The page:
Reining in the recruitment cowboys
If the experience of a family member who recently undertook a job search is anything to go by, the New Zealand recruitment industry is the Wild West.
OPINION: There was the recruiter who mysteriously disappeared mid-process, leaving his colleagues and the client company completely in the dark. The whole selection palaver had to be restarted from scratch. There was the one who called for a meeting in McDonald's of all places, then didn't turn up. Subsequent inquiries with the surprised employer revealed the position in question had been filled some six weeks prior. There were many, many who advertised jobs which didn't exist.
Unlimited recently held a series of forums with business owners on the subject of whether they get value out of recruiters. Most were dismissive of the industry. Many had had poor experiences, both in hiring and from their own days as job seekers. This was particularly true for the technology firms, who almost universally agreed that the recruitment sector did not understand their needs.
Recruiters we spoke to tut-tutted and shook their heads over the preponderance of cowboys in their field - a sector with no barriers to entry and unencumbered by any kind of regulation. As an industry group they appear to be doing precisely nothing about it.
Recruiters would do well to remember that the relationship goes both ways. Some of the people who have been mistreated as potential employees go on to become employers, and they have long memories.
There are quality recruitment companies out there offering a professional consulting service to their clients. But the majority are merely transactional, clipping the ticket as they spray a random selection of job seekers at an employer in the hope that one will stick. This kind of "Black Hole recruiting via keyword searching is perhaps the worst invention mankind ever stumbled on", Forbes reported recently.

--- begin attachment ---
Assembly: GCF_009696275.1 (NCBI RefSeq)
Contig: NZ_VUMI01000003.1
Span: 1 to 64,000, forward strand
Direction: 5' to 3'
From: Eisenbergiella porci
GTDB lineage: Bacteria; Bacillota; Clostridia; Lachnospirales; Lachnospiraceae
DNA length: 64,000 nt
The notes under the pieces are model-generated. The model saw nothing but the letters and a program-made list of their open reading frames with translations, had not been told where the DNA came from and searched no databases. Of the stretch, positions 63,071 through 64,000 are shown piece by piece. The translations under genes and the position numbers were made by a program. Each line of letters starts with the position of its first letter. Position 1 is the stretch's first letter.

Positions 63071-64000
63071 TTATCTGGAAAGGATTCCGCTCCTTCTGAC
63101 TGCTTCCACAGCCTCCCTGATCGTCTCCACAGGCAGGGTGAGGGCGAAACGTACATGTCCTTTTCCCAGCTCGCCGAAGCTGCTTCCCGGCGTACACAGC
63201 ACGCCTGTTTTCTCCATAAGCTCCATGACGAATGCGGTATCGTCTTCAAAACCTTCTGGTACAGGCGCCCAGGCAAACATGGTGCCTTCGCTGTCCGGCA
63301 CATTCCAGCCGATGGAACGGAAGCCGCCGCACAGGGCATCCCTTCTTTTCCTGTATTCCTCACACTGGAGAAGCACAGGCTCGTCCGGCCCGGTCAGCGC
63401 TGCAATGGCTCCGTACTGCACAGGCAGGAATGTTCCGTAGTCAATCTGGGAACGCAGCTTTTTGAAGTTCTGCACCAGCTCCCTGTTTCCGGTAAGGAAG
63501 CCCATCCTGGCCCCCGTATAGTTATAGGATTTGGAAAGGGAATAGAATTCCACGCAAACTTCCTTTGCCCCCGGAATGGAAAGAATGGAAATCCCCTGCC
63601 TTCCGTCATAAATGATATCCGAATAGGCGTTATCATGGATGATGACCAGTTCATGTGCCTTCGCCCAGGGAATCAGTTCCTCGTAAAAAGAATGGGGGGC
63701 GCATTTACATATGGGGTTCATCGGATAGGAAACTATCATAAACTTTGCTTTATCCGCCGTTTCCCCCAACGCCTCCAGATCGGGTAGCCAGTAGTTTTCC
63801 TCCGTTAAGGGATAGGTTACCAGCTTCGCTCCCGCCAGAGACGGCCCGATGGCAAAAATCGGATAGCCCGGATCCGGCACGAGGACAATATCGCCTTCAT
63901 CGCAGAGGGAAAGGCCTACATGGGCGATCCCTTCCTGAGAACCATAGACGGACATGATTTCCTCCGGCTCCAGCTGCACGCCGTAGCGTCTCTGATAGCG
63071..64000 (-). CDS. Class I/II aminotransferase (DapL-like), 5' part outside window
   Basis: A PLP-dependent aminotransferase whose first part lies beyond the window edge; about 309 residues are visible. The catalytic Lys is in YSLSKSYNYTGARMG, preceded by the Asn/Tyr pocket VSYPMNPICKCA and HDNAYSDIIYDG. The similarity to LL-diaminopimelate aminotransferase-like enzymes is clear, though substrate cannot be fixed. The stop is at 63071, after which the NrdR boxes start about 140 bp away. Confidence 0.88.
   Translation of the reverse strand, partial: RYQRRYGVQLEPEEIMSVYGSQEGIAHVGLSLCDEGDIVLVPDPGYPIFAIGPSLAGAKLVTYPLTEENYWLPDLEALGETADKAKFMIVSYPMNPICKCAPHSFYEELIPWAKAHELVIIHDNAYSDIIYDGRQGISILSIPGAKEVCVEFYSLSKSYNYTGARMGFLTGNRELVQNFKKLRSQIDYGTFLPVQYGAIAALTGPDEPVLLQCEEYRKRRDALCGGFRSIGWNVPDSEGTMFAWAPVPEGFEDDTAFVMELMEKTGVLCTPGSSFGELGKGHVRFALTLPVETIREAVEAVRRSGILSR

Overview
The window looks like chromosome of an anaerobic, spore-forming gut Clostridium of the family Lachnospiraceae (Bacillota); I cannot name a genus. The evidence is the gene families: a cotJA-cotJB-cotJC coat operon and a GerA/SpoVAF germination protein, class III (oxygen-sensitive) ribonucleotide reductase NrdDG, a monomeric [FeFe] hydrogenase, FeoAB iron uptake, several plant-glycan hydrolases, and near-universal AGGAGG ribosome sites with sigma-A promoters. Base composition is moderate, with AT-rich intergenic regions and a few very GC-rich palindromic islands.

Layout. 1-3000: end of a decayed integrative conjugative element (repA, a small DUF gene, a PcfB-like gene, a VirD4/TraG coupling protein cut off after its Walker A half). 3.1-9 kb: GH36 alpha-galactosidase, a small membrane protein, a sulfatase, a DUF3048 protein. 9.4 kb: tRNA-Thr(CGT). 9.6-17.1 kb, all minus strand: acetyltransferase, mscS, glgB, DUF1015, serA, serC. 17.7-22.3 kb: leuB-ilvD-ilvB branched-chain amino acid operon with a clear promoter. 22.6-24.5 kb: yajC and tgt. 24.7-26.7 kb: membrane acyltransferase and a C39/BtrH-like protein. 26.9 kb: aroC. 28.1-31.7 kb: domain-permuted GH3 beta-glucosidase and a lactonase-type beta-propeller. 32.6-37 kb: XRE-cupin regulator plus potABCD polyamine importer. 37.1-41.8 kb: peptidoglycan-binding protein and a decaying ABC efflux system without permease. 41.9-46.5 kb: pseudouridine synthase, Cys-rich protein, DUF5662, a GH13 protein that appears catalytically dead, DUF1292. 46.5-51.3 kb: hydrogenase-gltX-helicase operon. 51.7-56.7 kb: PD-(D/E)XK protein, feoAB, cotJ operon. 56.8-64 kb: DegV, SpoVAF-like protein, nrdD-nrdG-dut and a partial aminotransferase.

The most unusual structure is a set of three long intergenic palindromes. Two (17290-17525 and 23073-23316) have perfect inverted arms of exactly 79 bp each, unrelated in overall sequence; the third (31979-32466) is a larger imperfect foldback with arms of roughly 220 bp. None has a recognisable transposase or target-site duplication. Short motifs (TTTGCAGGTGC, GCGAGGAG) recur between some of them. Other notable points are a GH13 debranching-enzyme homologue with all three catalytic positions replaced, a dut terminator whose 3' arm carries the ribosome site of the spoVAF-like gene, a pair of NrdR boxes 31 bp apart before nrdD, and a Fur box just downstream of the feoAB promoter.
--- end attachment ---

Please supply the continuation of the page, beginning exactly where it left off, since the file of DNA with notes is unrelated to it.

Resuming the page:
Yet apparently these firms make a crust, because there are plenty of them. And for the life of me I cannot understand why employers put up with this paltry service.
It's because Kiwi firms are notoriously bad at workplace planning, Frog Recruitment CEO Jane Kennelly says. Too many businesses simply react when they need a bum on a seat and that allows the clip-the-ticket recruitment model to survive, she asserts.
Building a relationship with a decent recruiter and educating them about your firm's culture and needs requires an investment of time, "and that doesn't come by organisations ringing up and saying, 'I'm looking for someone, who have you got on your books, I've put the job out to four companies'," Kennelly says.
I maintain the recruitment industry needs to be reined in by some form of regulation.
We used to have a completely unregulated financial advisory sector, and look how well that turned out.
But equally employers should take some responsibility and start demanding more for their money.
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